Knowledge will be one of the most important skills when things are really bad.  Libraries are great resources but when cities go broke they will be closing the Libraries and many cities already have. Few people have books that tell them how to plant a garden or how to take care of it.  What grows in your area?  What can you do to keep the soil healthy?  Do you have all the knowledge you need to build a solar food dehydrator?  Do you know how to safely can/bottle your harvest or the meats you grow or can trap or hunt?  Do you even know how to butcher that deer that you may get?  What organs should you keep to eat?  What organs would you keep for the domestic animals/pets to eat?  Do you know how to build a rocket stove? Or a haybox retained heat cooker?  Can you build a solar oven?  Do you know how to place an outhouse on your property to keep your well safe for drinking?  Do you know how to build an aluminum can heater for the house you live in?  Most of us have seen some of these things on the net or on youtube but will we remember how to do all these things when it comes time to do or die?

My reference library is not as organized as I would like but I know what information I have and can look through my binders and find the article fairly quickly.  If I could encourage you to do anything constructive it would be to build your survival library in book or binder formats.  Do not keep your information on CD's and on your hard drive and expect to be able to access it when you want it. We don't know when we will lose power due to not having money or having the powers that be shutting down coal fired power plants we will be without the computers that we are so dependent on.  So let's make sure that our most valuable information is not only on the internet or a hard drive, and NO the backup services that you can buy will not be of any help. 

I have listed many sites, articles and blogs on my site here that could be a start for you to go to and print the info for your own binders.  By the way I buy all my binders at thrift stores for approximately 50 cents a piece.  The toner for my printer is the most expensive part of the process.  Paper does go on sale as well as the toner.  You can get your toner cartridges from services that take your old ones and sell you rebuilt and filled with new toner for discount prices. 

My feeling about this subject is that knowledge will be the most important tool you will be able to get now and it will be second only to water and food.  I believe that you will be able to trade things you can make for things you need.  For instance if you can build rocket stoves or solar ovens or solar dehydrators think of what trading advantage you will have with others needing these things or needing to know how to build them themselves.  I hope to be able to trade for seafood since we live within 3 miles of the James River and close to the Chesapeake Bay as well.   I think that by helping our neighbors to survive by having a rocket stove available for them to use will be a free item that could help and create good will.  Trapping squirrel, rabbit, and other small wild animals will be many peoples only meat.  Fish will be about the easiest protein to get in our area.  We have no deer nearby but since we can walk to areas to get fish and crab we will be able to trade for fish or fish ourselves.  Everyone needs to think of the available resources where they are located and then get the information you may need to attain the edible foods for yourself.  I plan to plant an edible landscape that most people won't know is food.  Every area has their own foods that can be planted.  If you don't spray your plants with pesticides and herbicides you can eat Pansies, roses, nasturtiums, cabbages, lettuces, etc.  Check out a few books from the library and then copy the pages you need for your plants and area to cultivate.  If you live near the woods or in the country you can plant nettles, wild blackberry vines, and wild roses to harvest when they are in season.  Read, read, read, and then copy or buy books that will help you to accomplish what you need to do when the time comes.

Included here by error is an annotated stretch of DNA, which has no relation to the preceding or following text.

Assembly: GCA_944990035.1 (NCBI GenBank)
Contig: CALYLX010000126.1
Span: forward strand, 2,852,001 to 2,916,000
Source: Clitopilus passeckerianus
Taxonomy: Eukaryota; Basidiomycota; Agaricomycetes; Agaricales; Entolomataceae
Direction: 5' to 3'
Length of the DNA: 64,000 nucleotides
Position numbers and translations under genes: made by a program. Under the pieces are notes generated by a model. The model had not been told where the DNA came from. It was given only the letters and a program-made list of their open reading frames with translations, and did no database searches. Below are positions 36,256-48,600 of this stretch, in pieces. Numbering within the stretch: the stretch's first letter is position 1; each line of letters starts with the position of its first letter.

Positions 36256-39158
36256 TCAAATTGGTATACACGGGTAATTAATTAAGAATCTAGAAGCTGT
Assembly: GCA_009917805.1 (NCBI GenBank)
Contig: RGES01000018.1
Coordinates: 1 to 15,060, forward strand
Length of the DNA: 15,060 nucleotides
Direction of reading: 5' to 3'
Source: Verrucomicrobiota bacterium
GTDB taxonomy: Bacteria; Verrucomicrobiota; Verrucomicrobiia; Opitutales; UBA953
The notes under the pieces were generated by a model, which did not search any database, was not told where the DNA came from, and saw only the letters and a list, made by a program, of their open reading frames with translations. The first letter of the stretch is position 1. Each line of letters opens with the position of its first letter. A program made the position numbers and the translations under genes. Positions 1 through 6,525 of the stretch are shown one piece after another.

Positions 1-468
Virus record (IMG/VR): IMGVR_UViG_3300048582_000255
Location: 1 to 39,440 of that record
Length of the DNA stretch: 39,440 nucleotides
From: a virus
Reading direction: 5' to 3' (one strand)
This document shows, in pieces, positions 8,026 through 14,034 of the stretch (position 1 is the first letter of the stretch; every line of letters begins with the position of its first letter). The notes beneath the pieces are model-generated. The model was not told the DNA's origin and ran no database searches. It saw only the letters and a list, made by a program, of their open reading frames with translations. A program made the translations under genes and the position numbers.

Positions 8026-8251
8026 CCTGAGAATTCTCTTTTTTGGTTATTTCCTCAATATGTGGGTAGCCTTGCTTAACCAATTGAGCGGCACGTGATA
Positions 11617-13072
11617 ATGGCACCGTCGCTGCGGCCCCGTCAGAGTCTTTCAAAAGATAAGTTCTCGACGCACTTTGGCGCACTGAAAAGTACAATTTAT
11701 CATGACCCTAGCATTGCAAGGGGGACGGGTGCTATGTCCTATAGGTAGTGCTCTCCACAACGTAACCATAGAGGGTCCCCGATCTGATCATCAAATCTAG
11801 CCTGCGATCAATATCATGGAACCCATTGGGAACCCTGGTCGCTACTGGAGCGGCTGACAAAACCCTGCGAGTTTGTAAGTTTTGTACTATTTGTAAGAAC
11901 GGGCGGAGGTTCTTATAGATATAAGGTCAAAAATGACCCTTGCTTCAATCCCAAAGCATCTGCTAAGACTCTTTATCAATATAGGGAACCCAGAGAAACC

Just remember knowledge is as much of a survival tool as a hoe, shovel or a weapon.  But without knowledge some things will be out of your reach to accomplish.  So build your library and think of it as an investment in your survival future.